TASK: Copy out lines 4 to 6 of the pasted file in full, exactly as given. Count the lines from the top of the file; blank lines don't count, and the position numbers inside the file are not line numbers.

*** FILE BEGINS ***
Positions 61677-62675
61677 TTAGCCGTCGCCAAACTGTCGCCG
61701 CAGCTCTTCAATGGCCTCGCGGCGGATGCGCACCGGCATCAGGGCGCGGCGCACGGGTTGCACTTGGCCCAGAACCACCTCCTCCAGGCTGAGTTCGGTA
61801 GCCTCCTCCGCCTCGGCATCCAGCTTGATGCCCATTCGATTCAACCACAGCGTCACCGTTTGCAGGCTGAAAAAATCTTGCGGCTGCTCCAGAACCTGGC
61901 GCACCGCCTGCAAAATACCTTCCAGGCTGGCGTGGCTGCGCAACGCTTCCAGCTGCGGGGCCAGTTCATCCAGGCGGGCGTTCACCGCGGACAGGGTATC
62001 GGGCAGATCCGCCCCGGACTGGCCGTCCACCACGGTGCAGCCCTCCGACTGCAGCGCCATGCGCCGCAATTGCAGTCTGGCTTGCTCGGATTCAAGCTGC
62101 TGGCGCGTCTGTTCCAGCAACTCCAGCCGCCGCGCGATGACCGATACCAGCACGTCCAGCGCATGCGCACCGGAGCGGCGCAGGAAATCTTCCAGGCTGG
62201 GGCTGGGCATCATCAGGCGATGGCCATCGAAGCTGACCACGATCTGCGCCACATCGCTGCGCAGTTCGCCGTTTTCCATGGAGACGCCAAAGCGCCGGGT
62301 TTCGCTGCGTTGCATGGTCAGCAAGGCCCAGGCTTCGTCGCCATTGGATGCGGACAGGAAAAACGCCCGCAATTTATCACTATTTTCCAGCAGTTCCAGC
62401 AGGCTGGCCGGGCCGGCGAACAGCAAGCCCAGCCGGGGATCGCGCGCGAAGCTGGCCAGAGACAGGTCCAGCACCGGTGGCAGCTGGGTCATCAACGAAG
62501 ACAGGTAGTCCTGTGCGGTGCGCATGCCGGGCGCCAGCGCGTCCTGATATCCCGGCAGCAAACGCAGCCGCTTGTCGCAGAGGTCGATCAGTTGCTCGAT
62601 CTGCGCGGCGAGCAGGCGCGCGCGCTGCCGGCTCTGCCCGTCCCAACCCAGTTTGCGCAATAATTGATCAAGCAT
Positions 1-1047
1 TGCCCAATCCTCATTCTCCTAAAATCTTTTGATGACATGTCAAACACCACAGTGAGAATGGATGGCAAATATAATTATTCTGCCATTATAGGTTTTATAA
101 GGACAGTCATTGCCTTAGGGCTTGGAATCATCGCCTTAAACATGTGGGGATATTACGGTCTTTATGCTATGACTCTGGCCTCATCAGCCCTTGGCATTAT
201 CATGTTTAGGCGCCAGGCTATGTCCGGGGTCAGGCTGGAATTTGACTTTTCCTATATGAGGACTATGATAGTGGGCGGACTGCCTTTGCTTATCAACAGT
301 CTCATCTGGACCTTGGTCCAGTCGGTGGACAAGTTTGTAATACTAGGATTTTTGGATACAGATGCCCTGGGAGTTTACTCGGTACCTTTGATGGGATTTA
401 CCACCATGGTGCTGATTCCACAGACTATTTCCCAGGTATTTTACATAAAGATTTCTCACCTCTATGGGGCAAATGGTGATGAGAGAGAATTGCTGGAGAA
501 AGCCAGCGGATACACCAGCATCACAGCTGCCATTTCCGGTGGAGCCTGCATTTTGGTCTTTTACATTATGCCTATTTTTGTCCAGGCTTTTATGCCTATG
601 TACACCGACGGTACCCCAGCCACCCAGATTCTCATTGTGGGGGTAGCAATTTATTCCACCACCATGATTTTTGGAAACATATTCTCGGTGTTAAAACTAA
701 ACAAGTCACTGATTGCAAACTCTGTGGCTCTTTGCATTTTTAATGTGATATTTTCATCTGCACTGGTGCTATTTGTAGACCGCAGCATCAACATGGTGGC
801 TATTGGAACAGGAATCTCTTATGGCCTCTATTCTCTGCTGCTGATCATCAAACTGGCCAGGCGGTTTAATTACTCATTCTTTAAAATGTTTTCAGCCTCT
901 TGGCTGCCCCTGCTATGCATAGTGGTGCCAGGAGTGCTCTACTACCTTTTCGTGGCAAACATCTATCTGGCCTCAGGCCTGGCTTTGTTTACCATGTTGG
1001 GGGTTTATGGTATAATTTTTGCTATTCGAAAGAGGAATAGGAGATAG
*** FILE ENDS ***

61801 GCCTCCTCCGCCTCGGCATCCAGCTTGATGCCCATTCGATTCAACCACAGCGTCACCGTTTGCAGGCTGAAAAAATCTTGCGGCTGCTCCAGAACCTGGC
61901 GCACCGCCTGCAAAATACCTTCCAGGCTGGCGTGGCTGCGCAACGCTTCCAGCTGCGGGGCCAGTTCATCCAGGCGGGCGTTCACCGCGGACAGGGTATC
62001 GGGCAGATCCGCCCCGGACTGGCCGTCCACCACGGTGCAGCCCTCCGACTGCAGCGCCATGCGCCGCAATTGCAGTCTGGCTTGCTCGGATTCAAGCTGC